GLOBAL MARKETS-German data, U.S. fiscal hope buoy shares, euro

Tue Dec 11, 2012 2:46pm EST

* European shares hit 18-month high; German confidence jumps
    * Wall Street rises 1 pct as fiscal talks quicken
    * Fed expected to announce new Treasury securities purchases
    * Oil prices tick up on Egypt, Syria tensions

    By Wanfeng Zhou
    NEW YORK, Dec 11 (Reuters) - Global shares rose to an almost
two-month high and the euro gained versus the dollar on Tuesday
after German investor sentiment improved sharply in December and
as the pace of talks in Washington to avoid the "fiscal cliff"
quickened.
    The dollar weakened as investors steered clear of the U.S.
currency because of a two-day Federal Reserve policy meeting
that will end on Wednesday. U.S. Treasury prices fell as gains
in stocks eroded safe-haven demand for government debt.
    Major U.S. stock indexes rallied around 1 percent, pushing
the S&P 500 to its best levels since mid-October and erasing all
the loss suffered in the sell-off following the U.S. elections.
    Morale among German analysts and investors improved sharply
in December, according to a monthly poll by the ZEW think-tank.
Its sentiment index jumped to 6.9 against expectations of -12.0,
fanning hopes that Germany, Europe's largest economy, will avoid
recession this winter. 
    Traders voiced cautious optimism as U.S. politicians held
more talks over the "fiscal cliff" of steep tax increases and
spending cuts set for the end of the year. Representatives from
both sides cautioned that an agreement remains uncertain.
 
    "I guess in our own dysfunctional way, there is progress,"
said Frank Davis, director of sales and trading at LEK
Securities in New York.
    "Since conversations are occurring it clarifies at least
they are taking some action. My personal gut is they'll jostle
this into the holiday week and try to do a last-minute push."  
    The lack of demonstrable progress has kept investors from
making aggressive bets in recent weeks. But stocks have steadily
marched higher on thin volume. The S&P 500 surpassed 1,433.38 on
Tuesday, retracing the losses of the first seven sessions after
President Barack Obama's re-election.
    The Dow Jones industrial average gained 108.19
points, or 0.82 percent, to 13,278.07. The Standard & Poor's 500
Index rose 12.66 points, or 0.89 percent, to 1,431.21.
The Nasdaq Composite Index added 42.15 points, or 1.41
percent, to 3,029.11.
    The Nasdaq was lifted by a 3 percent rise in Apple Inc
 shares, following a slump in the shares last week as
investors took profits ahead of a possible rise in capital gains
taxes.
    The FTSEurofirst 300 index closed up 0.4 percent at
1,138.85 points, its highest finish since mid-2011. The MSCI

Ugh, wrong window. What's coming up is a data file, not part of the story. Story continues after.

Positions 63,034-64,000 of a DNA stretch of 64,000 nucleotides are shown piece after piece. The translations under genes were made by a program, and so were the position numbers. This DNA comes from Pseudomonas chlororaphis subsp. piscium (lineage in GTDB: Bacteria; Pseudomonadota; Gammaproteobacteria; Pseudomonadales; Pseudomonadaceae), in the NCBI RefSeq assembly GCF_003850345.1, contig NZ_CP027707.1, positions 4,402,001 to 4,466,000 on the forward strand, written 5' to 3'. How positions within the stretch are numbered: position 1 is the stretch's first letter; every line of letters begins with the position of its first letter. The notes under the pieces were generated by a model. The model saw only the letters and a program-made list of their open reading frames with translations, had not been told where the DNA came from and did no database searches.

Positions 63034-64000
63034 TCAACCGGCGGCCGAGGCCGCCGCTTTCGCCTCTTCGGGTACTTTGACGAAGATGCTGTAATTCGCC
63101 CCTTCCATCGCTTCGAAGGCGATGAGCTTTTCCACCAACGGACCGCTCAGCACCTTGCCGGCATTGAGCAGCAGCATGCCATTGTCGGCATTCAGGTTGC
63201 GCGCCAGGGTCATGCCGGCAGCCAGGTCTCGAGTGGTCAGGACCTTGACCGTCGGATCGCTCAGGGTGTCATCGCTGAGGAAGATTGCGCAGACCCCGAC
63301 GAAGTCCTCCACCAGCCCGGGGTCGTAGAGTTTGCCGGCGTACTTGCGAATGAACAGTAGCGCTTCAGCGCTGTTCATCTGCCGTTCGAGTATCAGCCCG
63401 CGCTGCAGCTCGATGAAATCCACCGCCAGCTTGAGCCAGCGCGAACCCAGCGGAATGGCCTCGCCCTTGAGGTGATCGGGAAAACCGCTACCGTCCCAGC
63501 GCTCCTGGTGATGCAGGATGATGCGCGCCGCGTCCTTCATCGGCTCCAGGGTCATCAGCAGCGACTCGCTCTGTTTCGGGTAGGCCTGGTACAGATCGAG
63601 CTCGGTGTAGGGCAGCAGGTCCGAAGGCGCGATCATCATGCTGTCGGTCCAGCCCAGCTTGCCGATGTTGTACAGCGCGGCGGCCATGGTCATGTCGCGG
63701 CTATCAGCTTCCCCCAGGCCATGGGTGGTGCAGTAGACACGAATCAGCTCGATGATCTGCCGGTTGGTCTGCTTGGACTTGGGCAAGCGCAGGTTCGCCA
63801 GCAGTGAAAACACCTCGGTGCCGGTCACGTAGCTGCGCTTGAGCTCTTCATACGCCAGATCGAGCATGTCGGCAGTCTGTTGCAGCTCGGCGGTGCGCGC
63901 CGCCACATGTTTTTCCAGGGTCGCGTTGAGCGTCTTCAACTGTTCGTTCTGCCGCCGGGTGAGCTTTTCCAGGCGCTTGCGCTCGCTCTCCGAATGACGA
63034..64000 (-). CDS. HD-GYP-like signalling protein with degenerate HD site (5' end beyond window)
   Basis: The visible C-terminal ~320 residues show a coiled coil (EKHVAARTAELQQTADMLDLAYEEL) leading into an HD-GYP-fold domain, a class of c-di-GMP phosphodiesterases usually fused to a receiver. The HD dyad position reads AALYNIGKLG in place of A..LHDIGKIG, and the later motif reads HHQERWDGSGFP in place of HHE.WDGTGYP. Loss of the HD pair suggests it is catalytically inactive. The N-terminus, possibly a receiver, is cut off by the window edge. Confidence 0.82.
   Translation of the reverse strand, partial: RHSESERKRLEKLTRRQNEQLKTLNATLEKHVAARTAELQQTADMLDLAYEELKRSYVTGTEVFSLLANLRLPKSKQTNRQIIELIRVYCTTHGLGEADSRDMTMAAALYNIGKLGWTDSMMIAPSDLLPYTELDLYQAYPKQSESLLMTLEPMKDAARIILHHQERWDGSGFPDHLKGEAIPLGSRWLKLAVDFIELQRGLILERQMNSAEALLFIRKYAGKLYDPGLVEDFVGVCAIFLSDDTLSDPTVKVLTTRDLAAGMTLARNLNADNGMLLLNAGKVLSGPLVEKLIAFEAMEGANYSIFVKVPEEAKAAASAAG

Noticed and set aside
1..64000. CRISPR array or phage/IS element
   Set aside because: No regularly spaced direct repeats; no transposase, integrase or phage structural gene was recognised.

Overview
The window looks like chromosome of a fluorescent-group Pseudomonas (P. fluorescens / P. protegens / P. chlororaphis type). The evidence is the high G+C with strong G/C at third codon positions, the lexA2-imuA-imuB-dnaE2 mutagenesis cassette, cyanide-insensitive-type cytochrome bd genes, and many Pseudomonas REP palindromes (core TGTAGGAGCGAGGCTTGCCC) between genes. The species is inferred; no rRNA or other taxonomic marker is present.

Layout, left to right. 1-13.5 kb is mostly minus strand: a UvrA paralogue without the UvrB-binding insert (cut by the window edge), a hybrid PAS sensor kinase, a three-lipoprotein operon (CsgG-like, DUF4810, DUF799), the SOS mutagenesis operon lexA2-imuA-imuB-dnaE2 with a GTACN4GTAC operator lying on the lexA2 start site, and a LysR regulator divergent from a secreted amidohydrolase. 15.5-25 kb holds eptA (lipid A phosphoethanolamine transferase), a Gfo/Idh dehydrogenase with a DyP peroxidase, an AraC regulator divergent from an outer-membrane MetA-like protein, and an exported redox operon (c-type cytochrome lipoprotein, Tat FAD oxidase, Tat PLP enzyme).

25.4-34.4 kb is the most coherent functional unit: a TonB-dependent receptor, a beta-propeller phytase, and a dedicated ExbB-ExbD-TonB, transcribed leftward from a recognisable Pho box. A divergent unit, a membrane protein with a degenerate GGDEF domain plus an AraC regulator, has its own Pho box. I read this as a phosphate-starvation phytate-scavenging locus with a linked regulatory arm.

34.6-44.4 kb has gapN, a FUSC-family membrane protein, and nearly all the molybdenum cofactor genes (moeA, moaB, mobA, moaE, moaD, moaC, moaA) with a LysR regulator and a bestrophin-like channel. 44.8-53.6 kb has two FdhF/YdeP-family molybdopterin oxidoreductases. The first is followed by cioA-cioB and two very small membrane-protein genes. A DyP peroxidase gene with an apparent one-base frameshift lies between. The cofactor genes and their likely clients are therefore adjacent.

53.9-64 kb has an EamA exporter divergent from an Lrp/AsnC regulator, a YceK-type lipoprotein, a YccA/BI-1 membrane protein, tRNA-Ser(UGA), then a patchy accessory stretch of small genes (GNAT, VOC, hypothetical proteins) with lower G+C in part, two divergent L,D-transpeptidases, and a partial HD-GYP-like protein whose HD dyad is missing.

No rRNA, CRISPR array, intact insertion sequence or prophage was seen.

global stock index hit its highest level since
Oct. 19 and was last up 0.7 percent at 337.39 points.
    
    FED EASING
    The U.S. central bank is expected to announce a new round of
Treasury securities purchases at the end of its two-day meeting
on Wednesday, according to a Reuters poll. The program would
replace its "Operation Twist" stimulus, which expires at the end
of the year. 
    Many economists believe the Fed will announce monthly bond
purchases of $45 billion, although some think it could be more.
    "We anticipate the Fed will announce Treasury purchases, and
as that depresses yields, it will have a negative impact on the
dollar and that supports the euro," said Jane Foley, senior
currency strategist at Rabobank.
    Expectations of more easing drove the dollar index 
down 0.3 percent and pushed the Canadian dollar to a
two-month high, while the New Zealand dollar hit a nine-month
high.
    The euro rose 0.5 percent to $1.3009, while against
the yen the dollar was up 0.3 percent at 82.54 yen.
    Markets had been rattled on Monday by Italian Prime Minister
Mario Monti's announcement he would step down some weeks early.
But the upbeat German data helped lift shares and the euro from
their gloom.
 
    Benchmark 10-year Treasury notes were trading 11/32 lower in
price to yield 1.6558 percent, the highest in over
two weeks. Prices held losses after an auction of $32 billion of
three-year notes saw lukewarm bidding, as a record low yield
perhaps deterred some potential buyers.
    In the oil market, Brent crude rose 34 cents to
$107.67 a barrel after OPEC said its production declined in
November, while the weaker dollar and Middle East unrest also
supported prices. 
    U.S. crude fell 1 cent to $85.55.
    Gold was steady near $1,710 an ounce, with more U.S.
stimulus expected to support gold's appeal as a hedge against
inflation.
A couple walks along the rough surf during sunset at Oahu's North Shore, December 26, 2013. REUTERS/Kevin Lamarque

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